Hollyhock House. All photos by Elizabeth Daniels
Sitting atop a hill in Barnsdall Park, the 1920s-era Hollyhock House, designed by Frank Lloyd Wright for oil heiress Aline Barnsdall, is a must-see Los Angeles monument. But because it predates many building requirements for people with disabilities, some parts of the historic home aren’t accessible to everyone.
That could change, says Urbanize LA, thanks to a plan to create a virtual reality tour that would be available to visitors on-site as well as online. The tour would “provide virtual access to previously inaccessible areas of the location to visitors with disabilities,” says a city memo detailing the project.
The Mayan Revival-style Hollyhock House was built decades before creation of the Americans with Disabilities Act, which mandates certain building specifications to ensure that everyone can get in and out of them. But the Hollyhock House can’t just be upgraded to allow for greater access, since its national historic landmark status won’t allow for any physical modifications.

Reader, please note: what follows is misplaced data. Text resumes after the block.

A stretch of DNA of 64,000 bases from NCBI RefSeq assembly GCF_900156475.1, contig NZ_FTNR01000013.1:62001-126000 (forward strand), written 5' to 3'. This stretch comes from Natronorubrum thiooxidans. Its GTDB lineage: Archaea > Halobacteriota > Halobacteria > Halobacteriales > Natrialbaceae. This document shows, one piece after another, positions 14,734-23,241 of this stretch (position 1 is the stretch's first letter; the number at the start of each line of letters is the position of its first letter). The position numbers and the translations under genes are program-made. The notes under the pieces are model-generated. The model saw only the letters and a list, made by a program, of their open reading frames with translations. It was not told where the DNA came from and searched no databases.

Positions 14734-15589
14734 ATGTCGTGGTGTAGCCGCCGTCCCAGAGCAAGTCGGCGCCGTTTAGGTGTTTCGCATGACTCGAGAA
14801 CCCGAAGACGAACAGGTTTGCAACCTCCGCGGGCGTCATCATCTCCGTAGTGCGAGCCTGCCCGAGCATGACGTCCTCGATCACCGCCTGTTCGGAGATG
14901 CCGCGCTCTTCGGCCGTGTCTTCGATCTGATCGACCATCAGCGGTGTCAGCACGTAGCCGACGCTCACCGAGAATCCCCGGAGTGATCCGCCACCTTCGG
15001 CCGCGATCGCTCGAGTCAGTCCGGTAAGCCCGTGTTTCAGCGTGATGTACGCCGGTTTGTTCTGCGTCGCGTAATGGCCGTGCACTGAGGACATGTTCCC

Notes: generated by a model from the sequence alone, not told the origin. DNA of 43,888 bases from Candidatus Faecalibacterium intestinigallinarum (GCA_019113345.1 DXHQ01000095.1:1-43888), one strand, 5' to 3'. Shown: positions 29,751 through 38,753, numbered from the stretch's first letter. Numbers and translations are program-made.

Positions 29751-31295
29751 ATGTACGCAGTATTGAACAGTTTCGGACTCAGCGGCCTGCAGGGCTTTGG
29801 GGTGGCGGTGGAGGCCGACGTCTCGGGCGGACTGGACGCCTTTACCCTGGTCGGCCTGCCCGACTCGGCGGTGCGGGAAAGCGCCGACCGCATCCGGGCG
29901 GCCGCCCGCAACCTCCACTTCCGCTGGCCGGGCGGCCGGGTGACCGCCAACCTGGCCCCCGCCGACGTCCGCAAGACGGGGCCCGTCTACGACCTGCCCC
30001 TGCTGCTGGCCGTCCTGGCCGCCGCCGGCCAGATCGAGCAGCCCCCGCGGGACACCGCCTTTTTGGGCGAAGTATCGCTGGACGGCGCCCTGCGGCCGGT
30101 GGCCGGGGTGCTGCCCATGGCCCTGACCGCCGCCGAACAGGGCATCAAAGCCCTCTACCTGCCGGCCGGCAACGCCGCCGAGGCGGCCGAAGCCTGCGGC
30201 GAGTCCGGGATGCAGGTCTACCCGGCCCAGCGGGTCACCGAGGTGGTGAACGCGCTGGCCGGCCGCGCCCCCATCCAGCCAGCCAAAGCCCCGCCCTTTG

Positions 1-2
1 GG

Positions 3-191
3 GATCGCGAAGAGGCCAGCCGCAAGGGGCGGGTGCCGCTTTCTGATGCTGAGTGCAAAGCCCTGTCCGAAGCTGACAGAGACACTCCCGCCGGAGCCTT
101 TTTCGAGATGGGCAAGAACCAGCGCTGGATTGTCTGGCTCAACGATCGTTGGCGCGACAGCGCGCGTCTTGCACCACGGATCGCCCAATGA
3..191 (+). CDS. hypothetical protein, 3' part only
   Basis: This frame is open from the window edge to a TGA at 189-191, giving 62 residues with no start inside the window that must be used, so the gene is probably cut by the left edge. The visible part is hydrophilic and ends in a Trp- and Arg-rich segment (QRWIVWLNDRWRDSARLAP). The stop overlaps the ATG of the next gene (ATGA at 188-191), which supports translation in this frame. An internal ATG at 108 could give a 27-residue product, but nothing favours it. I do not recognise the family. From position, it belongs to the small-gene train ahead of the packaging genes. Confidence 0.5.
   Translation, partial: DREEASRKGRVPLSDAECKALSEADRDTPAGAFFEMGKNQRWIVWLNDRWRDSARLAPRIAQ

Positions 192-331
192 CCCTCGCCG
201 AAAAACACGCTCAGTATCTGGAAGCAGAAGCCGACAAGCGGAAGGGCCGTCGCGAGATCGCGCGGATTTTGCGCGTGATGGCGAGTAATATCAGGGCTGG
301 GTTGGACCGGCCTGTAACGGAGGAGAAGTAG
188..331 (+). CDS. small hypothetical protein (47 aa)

A compromise is this digital tour, which will allow people to virtually move through some of the spaces that are otherwise out of reach, increasing access to the house by a whopping 210 percent, says the memo.
That could have some huge benefits for the house. The city’s Department of Cultural Affairs says that greater accessibility would probably mean more visitors and more ticket sales for the site. The Hollyhock House is being considered for designation as an UNESCO World Heritage site, and the DCA says the site’s increased accessibility would likely boost its chances of achieving the honor.
The proposed project would be a pilot, funded by $133,000 from the City's Innovation Fund. It’s possible that this tour could lead to other similar virtual tours for other city facilities.